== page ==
Assessing plantation canopy condition from airborne imagery using spectral mixture analysis and fractional abundances [An article from: International Journal ... Earth Observations and Geoinformation]
List Price: $10.95

Our Price: $10.95

You Save:


Product Description

This digital document is a journal article from International Journal of Applied Earth Observations and Geoinformation, published by Elsevier in 2005. The article is delivered in HTML format and is available in your Media Library immediately after purchase. You can view it with any web browser.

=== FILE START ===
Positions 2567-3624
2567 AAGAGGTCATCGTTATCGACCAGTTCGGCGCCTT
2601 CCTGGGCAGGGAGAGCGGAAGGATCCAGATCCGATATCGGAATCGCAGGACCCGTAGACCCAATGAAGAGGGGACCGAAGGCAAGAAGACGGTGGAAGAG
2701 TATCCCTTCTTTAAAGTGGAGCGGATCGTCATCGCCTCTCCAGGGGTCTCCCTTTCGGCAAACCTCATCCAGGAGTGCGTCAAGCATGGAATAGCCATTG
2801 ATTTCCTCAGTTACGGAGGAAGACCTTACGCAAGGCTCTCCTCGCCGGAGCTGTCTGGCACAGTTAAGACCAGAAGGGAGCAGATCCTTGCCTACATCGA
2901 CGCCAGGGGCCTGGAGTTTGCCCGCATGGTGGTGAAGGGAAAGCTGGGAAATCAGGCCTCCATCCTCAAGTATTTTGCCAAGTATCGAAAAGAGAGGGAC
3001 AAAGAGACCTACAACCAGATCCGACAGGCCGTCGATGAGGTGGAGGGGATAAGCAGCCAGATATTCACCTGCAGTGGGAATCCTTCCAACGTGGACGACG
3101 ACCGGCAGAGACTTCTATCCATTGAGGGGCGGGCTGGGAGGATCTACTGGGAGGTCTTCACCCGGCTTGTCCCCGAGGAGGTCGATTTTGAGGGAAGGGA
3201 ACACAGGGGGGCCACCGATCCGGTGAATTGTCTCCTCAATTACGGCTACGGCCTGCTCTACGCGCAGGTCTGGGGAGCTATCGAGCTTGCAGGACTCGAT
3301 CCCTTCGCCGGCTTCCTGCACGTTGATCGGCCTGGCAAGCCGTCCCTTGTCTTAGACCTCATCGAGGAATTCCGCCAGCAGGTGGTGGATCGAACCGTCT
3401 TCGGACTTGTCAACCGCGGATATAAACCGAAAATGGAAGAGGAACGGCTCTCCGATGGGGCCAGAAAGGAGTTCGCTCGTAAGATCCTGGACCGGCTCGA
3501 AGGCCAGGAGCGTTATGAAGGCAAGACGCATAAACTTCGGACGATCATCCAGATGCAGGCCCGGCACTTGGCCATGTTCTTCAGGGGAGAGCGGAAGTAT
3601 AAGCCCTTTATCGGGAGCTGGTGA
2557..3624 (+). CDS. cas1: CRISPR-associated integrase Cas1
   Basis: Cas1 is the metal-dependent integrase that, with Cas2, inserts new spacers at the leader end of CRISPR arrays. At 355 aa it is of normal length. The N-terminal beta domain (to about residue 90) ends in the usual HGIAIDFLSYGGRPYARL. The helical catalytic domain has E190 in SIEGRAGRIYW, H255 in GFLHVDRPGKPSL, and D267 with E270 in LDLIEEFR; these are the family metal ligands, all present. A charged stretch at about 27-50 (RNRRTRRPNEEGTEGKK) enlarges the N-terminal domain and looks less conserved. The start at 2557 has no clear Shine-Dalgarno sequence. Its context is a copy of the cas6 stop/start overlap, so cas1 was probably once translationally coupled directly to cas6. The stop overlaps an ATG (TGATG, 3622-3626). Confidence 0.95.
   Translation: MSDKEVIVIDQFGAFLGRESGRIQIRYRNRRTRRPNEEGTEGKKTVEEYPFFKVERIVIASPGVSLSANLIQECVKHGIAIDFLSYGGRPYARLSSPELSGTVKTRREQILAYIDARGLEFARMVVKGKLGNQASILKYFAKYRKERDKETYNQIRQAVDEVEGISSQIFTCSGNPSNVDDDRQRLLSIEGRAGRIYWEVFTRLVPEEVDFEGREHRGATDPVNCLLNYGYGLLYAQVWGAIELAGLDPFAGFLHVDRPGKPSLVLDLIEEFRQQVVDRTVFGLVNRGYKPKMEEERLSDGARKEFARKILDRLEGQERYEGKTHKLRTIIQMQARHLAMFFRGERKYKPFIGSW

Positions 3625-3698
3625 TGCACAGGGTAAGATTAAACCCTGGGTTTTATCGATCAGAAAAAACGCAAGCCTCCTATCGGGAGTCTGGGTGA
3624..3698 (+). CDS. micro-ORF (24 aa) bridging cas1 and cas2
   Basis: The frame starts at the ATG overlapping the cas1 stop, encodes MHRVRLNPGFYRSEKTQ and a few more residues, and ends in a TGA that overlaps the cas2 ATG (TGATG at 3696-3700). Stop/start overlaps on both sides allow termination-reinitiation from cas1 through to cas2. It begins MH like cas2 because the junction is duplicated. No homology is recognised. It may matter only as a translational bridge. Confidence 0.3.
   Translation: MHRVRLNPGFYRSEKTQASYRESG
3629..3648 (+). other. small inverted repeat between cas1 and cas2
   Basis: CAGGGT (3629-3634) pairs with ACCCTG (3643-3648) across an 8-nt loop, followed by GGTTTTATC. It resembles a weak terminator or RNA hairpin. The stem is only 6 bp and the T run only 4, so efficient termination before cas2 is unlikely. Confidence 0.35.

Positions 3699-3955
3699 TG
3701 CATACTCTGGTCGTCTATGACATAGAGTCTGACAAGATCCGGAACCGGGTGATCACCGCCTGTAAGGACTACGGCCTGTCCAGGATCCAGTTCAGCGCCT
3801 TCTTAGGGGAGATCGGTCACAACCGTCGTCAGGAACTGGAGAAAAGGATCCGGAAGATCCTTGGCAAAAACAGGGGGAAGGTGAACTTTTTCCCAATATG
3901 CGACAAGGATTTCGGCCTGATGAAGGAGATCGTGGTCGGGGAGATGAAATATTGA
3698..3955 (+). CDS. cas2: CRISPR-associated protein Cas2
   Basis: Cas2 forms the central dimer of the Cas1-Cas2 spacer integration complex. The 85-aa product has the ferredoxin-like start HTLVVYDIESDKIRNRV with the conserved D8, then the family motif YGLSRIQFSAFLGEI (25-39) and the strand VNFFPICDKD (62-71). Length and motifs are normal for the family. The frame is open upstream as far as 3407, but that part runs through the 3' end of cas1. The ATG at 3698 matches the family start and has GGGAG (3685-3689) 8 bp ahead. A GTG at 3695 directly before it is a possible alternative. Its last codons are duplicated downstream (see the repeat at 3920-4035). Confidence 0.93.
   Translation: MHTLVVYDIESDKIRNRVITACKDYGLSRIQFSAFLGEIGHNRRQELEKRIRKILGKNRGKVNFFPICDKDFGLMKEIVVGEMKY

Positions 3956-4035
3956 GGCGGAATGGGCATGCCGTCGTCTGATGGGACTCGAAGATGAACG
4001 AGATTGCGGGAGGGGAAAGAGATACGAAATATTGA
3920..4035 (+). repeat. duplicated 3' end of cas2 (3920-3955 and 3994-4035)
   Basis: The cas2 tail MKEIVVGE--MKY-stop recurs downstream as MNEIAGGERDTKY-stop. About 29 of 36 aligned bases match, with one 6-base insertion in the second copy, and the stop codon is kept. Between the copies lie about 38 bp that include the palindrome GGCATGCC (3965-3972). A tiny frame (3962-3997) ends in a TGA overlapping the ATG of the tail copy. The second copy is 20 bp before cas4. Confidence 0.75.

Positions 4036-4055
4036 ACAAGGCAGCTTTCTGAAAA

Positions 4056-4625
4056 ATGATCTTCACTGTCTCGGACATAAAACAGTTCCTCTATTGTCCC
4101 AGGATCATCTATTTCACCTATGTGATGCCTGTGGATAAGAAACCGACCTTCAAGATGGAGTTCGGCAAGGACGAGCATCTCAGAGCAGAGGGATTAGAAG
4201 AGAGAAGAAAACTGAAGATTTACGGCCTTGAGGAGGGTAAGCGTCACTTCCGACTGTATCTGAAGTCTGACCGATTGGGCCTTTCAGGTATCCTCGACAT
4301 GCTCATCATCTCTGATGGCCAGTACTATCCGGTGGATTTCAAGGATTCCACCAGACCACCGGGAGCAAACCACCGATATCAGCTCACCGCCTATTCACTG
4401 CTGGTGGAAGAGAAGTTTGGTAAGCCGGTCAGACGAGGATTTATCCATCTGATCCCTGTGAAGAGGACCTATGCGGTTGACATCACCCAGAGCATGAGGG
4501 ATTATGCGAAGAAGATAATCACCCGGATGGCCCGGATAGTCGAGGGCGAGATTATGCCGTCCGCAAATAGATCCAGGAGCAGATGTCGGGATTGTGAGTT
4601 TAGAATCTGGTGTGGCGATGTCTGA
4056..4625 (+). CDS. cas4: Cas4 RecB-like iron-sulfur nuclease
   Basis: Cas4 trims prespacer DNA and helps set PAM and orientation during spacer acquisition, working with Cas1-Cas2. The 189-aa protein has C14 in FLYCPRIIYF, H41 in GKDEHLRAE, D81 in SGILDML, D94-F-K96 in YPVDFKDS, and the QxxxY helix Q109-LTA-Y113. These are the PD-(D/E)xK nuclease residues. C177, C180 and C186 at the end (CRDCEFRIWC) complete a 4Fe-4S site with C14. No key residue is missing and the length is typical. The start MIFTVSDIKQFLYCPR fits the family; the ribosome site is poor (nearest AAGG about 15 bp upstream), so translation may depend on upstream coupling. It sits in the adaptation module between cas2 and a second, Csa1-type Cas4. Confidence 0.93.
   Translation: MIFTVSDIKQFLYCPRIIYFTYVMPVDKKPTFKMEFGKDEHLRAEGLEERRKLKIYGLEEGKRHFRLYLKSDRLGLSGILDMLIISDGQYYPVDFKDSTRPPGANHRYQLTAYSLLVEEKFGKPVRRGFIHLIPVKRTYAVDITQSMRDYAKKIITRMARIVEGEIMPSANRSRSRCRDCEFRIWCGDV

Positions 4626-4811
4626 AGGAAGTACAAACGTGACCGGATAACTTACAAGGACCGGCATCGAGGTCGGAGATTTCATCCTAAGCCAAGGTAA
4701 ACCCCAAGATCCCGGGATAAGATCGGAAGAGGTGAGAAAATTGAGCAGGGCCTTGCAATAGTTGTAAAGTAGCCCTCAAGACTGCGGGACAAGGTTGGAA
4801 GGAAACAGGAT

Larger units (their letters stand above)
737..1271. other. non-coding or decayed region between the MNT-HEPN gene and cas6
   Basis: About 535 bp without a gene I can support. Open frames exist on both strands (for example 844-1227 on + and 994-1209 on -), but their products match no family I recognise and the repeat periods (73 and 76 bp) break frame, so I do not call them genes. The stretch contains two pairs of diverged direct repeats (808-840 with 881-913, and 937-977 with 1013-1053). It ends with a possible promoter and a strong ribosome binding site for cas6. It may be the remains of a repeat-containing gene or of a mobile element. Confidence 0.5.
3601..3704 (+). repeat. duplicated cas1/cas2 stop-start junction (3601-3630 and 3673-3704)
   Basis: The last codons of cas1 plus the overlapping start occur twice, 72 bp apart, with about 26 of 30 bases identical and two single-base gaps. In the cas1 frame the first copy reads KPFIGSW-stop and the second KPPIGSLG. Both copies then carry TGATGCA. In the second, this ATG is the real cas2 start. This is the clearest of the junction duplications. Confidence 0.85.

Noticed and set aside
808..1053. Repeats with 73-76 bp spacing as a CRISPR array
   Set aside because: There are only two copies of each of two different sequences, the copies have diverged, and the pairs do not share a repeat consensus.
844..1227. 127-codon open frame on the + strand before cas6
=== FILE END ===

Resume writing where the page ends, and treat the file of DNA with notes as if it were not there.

Pine plantations in Australia are subject to a range of abiotic and biotic damaging agents that affect tree health and productivity. In order to optimise management decisions, plantation managers require regular intelligence relating to the status and trends in the health and condition of trees within individual compartments. Remote sensing technology offers an alternative to traditional ground-based assessment of these plantations. Automated estimation of foliar crown health, especially in degraded crowns, can be difficult due to mixed pixels when there is low or fragmented vegetation cover. In this study we apply a linear spectral unmixing approach to high spatial resolution (50cm) multispectral imagery to quantify the fractional abundances of the key image endmembers: sunlit canopy, shadow, and soil. A number of Pinus radiata tree crown attributes were modelled using multiple linear regression and endmember fraction images. We found high levels of significance (r^2=0.80) for the overall crown colour and colour of the crown leader (r^2=0.79) in tree crowns affected by the fungal pathogen Sphaeropsis sapinea, which produces both needle necrosis and chlorosis. Results for stands associated with defoliation and chlorosis through infestation by the aphid Essigella californica were lower with an r^2=0.33 for crown transparency and r^2=0.31 for proportion of crown affected. Similar analysis of data from a nitrogen deficient site produced an outcome somewhat in between the other two damaging agents. Overall the sunlit canopy image fraction has been the most important variable used in the modelling of forest condition for all damaging agents.